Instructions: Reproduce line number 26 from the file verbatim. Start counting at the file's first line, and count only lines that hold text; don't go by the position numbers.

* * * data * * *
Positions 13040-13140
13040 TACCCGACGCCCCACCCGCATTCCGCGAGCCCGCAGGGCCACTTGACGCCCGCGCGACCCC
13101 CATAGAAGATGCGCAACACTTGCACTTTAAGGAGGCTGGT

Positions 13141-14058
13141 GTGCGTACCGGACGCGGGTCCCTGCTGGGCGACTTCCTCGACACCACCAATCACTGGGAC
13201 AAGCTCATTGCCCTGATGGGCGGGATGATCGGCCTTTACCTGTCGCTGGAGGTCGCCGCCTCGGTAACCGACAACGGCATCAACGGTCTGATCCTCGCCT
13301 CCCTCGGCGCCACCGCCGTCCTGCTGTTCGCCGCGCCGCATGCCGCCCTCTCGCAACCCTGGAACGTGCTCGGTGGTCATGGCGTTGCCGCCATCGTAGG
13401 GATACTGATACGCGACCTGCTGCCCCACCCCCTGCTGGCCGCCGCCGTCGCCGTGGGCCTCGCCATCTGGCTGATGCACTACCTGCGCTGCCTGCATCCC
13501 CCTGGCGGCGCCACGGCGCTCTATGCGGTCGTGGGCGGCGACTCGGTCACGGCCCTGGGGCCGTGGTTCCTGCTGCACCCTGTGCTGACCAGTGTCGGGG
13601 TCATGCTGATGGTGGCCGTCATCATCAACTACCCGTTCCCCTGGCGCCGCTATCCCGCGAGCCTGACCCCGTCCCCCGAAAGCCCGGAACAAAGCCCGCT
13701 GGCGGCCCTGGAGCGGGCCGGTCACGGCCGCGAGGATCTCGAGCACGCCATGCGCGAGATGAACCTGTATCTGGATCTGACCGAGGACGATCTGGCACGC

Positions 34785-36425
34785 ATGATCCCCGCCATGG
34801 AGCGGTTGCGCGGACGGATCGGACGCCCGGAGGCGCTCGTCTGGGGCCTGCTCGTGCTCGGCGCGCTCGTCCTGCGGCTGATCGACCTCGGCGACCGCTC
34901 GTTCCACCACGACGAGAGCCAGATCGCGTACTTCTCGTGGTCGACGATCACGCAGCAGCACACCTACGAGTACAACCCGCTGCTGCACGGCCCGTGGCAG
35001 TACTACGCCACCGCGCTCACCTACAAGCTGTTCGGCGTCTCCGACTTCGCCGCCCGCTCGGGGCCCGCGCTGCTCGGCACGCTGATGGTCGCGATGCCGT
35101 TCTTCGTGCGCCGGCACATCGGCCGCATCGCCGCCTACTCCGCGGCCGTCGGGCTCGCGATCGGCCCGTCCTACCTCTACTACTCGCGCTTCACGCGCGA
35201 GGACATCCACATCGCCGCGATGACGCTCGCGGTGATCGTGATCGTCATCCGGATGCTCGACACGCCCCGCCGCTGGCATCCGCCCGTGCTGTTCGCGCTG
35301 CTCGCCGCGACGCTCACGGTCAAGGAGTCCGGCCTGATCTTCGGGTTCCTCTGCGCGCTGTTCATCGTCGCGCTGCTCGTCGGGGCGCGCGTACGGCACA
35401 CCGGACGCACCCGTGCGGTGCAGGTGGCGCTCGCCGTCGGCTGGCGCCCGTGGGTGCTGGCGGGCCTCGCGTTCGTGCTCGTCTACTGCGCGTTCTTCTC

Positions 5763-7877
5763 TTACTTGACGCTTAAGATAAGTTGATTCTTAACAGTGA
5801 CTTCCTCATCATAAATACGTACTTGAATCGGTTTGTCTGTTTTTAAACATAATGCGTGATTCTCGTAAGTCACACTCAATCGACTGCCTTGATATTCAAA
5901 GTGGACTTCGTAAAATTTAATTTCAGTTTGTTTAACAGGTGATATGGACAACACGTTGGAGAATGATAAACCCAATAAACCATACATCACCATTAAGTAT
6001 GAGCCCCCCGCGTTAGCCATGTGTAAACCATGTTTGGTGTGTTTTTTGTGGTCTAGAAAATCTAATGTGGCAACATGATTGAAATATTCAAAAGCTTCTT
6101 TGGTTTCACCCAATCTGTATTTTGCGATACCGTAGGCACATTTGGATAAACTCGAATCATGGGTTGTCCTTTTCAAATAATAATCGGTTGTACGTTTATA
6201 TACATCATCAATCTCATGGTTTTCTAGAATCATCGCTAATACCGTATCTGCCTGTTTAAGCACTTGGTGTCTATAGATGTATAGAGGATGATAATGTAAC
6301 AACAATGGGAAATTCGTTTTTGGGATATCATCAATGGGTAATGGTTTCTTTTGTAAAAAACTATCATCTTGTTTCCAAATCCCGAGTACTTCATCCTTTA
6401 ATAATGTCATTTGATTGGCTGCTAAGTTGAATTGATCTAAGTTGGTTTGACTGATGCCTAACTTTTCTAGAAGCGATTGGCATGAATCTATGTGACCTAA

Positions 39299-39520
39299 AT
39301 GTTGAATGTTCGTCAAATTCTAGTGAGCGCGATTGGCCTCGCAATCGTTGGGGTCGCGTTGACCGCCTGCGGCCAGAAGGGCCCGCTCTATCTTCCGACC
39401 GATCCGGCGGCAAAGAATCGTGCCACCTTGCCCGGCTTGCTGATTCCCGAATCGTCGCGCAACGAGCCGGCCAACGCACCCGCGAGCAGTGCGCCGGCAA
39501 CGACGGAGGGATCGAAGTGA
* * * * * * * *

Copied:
6101 TGGTTTCACCCAATCTGTATTTTGCGATACCGTAGGCACATTTGGATAAACTCGAATCATGGGTTGTCCTTTTCAAATAATAATCGGTTGTACGTTTATA